How do we discern good and evil, just and unjust, virtue and vice? What role does reason play in morality?
With roots in Greco-Roman antiquity, natural law - the idea that human nature is guided by certain universal principles - has been a cornerstone of Western moral and political thought for centuries. Over the course of 12 lectures, award-winning professor Cary J. Nederman (PhD, York University in Toronto) traces the development of natural law theory from Aristotle (384-322 BCE) into the post-World War II era. Throughout, you will get a flavor for the highly consequential ways in which natural law has both shaped our social institutions and been shaped by Christian thought.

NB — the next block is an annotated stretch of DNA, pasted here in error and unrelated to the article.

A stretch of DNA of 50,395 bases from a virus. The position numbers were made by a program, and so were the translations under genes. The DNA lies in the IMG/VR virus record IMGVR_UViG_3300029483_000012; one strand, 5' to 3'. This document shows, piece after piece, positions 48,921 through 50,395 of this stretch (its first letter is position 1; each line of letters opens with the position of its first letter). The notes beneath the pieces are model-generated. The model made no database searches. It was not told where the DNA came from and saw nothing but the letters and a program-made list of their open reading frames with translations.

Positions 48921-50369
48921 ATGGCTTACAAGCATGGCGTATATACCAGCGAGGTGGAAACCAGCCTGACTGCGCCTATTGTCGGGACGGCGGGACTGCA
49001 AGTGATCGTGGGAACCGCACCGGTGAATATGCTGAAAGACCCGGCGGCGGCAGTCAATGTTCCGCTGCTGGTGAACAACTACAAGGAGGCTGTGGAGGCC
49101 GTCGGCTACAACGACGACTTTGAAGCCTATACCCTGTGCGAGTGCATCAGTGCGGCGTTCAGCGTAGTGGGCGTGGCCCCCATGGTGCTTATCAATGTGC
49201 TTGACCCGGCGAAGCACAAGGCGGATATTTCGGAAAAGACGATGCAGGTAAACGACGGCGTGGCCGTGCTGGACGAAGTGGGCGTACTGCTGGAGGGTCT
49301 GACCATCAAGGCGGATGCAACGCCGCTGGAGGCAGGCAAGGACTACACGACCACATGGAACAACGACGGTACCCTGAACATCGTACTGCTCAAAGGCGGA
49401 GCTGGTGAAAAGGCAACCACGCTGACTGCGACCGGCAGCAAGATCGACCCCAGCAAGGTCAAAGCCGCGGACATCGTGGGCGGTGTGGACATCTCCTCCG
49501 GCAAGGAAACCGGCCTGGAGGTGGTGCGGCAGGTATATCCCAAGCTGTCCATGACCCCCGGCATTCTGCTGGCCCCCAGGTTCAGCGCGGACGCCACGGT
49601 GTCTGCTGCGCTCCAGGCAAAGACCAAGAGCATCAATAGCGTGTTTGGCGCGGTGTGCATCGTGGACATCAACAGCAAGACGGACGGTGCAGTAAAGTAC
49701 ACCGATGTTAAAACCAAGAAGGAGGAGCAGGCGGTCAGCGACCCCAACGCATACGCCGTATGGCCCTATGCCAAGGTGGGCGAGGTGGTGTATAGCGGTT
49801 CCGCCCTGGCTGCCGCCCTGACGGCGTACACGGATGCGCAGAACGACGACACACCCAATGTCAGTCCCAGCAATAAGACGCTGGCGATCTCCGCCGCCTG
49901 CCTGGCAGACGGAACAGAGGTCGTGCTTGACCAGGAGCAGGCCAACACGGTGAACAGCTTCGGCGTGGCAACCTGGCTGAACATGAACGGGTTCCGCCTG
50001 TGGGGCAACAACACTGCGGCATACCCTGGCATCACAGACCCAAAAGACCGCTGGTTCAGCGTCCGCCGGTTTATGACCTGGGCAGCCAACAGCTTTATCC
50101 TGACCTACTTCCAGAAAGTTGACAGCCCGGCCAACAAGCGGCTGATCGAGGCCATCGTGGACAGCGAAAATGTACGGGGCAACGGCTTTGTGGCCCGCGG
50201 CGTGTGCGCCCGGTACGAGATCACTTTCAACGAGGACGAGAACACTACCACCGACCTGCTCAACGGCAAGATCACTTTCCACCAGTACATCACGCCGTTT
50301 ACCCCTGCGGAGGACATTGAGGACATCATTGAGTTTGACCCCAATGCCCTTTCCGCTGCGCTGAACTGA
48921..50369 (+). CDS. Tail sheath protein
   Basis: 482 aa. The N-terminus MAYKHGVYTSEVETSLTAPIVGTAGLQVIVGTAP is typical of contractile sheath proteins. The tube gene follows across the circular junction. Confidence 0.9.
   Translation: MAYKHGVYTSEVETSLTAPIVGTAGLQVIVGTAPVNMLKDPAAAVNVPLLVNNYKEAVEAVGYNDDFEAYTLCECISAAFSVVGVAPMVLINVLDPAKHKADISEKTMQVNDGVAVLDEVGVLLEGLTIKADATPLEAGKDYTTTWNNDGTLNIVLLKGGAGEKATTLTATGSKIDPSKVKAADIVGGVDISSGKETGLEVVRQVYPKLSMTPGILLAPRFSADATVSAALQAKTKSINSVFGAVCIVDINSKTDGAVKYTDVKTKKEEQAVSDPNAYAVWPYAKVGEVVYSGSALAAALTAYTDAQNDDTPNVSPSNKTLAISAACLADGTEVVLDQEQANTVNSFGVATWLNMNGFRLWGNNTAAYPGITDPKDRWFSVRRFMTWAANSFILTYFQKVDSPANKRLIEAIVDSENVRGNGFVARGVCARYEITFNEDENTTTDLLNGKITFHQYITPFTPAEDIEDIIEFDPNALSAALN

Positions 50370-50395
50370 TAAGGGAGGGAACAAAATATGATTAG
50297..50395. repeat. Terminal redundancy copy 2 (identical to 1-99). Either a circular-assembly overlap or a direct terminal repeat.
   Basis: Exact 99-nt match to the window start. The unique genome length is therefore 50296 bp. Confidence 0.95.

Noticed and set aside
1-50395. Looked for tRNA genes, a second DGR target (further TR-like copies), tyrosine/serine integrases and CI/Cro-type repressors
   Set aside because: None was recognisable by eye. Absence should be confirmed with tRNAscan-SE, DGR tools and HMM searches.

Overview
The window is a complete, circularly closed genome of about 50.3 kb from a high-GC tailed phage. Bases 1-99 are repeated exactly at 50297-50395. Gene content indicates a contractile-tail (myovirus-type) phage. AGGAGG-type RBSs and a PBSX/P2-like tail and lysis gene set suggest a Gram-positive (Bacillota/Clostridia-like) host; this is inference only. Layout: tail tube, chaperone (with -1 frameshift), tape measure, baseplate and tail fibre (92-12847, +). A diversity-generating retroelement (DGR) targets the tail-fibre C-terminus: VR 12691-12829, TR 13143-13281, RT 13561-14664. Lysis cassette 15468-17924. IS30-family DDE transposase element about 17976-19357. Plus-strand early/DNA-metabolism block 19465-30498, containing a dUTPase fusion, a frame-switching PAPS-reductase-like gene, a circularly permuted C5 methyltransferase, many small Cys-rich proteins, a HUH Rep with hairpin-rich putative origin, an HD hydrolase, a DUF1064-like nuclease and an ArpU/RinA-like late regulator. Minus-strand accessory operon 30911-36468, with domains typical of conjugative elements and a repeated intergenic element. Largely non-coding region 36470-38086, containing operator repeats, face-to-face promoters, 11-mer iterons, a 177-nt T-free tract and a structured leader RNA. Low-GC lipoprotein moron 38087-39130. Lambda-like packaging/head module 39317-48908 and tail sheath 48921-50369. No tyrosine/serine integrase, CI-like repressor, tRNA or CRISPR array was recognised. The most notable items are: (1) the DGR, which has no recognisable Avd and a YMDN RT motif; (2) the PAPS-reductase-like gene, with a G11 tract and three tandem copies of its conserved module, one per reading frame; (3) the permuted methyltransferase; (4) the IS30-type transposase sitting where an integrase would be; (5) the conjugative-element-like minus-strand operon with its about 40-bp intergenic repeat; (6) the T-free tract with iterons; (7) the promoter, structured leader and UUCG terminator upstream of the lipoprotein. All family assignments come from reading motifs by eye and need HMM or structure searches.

Prof. Nederman begins by defining natural law as it was understood in antiquity before shifting his focus to the transformation of the precepts of natural law by early Christian thinkers. The middle section of the series examines the revival of ancient philosophy by Christian scholars in the Middle Ages. The final third is devoted to instances in which natural law has surfaced in the context of moral and political discourse between the 17th century and the present day. See for yourself why the theory of natural law remains such a compelling way of exploring human nature.